by Chandler Warnick
Fly-fishing has inspired a unique mixture of fly-fishing lore and fly-fishing gear. Every self-respecting fly fisherman has his or her own theories on how the time of day and the weather affect fish and just which fly design works best during different times of year. Needless to say, the more experience you have fly fishing, the better you will be. At the same time, fly fishing also boasts a bewildering amount of specialized fly-fishing equipment. If you're new to the sport of fly fishing and aren't sure which pieces of fly-fishing gear you really need, keep reading for a brief introduction to the fly-fishing equipment you'll need to get started.
Fly-fishing rods: The most important piece of fly-fishing equipment, and the most expensive, is the fly rod. Since you swing your rod back and forth frequently when you fly fish, fly-fishing rods need to be very light, but they also need to be flexible enough and strong enough to let you battle a trophy trout and put it in your net.
Fly-fishing reels: Once you have a fish on your line, your fly-fishing reel becomes your most important piece of equipment. Fly-fishing reels come in one of two basic designs: spring-and-pawl fly reels and disc-drag fly reels. If you need a fly-fishing reel for small fish, like trout, the first style works best; the second style is preferable for larger fish, like salmon and bonefish.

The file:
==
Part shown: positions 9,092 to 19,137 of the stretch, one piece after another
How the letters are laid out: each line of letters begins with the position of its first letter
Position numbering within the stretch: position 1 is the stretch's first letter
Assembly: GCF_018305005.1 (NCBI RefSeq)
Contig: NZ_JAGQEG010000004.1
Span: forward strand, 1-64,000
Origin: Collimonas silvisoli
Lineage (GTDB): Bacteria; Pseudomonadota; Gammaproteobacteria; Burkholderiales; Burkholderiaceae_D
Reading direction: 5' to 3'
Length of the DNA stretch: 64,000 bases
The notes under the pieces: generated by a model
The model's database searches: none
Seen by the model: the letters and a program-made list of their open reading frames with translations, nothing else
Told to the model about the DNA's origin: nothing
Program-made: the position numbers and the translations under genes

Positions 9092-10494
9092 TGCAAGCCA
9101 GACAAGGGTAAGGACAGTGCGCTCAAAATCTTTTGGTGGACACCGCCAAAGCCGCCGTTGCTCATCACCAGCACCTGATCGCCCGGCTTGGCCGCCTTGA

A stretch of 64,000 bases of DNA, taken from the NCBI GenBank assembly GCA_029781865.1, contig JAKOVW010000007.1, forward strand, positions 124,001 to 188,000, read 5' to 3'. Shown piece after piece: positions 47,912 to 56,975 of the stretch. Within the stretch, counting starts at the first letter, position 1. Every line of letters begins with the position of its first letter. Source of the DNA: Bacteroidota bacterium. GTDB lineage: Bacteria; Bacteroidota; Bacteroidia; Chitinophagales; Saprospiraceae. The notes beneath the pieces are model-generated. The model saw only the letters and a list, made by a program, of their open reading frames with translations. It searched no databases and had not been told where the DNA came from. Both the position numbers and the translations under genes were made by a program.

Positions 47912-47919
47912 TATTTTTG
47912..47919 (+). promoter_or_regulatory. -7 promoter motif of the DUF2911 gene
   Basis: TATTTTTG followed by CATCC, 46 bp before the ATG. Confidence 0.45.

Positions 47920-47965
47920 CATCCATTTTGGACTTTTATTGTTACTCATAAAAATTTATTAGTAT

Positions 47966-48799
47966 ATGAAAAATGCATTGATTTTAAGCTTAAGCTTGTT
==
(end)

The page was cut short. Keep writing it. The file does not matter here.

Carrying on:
Fly-fishing line: There are numerous ways to fly fish and numerous fly-fishing lines to complement those methods. When you're shopping for fly line, the first thing to remember is that you want the weight of your line to match the weight of your pole. If you're a beginning fly fisherman, you'll probably want a fly-fishing line with a weight-forward taper.
Fly-fishing flies: You can have the best fly rods and fly reels in the world, but if you're fishing with shoddy flies, you won't catch a thing. Many fly fishermen like to tie their own flies; if that doesn't interest you, then you can find hundreds of different fly-fishing flies online for decent prices.
Fly-fishing waders: The rivers and streams frequented by trout, salmon and other popular fish are often cold, mountain waterways. To make sure your legs don't freeze, you'll probably want a set of quality fly-fishing waders. If you're fishing in cold water during cold weather, you'll probably want a pair of neoprene waders, which keep you both warm and dry. If you're fishing in cool waters during warm weather, breathable waders will keep you dry but will also keep you from getting too warm.